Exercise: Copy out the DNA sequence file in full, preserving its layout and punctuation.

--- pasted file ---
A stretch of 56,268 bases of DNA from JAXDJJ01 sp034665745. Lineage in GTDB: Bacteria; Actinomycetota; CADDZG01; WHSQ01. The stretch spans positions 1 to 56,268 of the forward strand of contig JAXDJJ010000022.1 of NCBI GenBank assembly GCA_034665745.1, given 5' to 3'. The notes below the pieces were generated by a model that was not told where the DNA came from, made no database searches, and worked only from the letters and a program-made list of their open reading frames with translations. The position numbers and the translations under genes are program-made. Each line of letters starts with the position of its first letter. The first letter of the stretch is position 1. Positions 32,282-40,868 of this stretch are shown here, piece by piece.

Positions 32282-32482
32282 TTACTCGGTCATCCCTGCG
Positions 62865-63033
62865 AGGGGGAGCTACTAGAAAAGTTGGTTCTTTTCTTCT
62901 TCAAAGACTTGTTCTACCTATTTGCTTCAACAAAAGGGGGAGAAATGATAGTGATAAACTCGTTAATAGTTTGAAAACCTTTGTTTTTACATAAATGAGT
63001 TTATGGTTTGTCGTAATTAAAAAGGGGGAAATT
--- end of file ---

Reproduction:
A stretch of 56,268 bases of DNA from JAXDJJ01 sp034665745. Lineage in GTDB: Bacteria; Actinomycetota; CADDZG01; WHSQ01. The stretch spans positions 1 to 56,268 of the forward strand of contig JAXDJJ010000022.1 of NCBI GenBank assembly GCA_034665745.1, given 5' to 3'. The notes below the pieces were generated by a model that was not told where the DNA came from, made no database searches, and worked only from the letters and a program-made list of their open reading frames with translations. The position numbers and the translations under genes are program-made. Each line of letters starts with the position of its first letter. The first letter of the stretch is position 1. Positions 32,282-40,868 of this stretch are shown here, piece by piece.

Positions 32282-32482
32282 TTACTCGGTCATCCCTGCG
Positions 62865-63033
62865 AGGGGGAGCTACTAGAAAAGTTGGTTCTTTTCTTCT
62901 TCAAAGACTTGTTCTACCTATTTGCTTCAACAAAAGGGGGAGAAATGATAGTGATAAACTCGTTAATAGTTTGAAAACCTTTGTTTTTACATAAATGAGT
63001 TTATGGTTTGTCGTAATTAAAAAGGGGGAAATT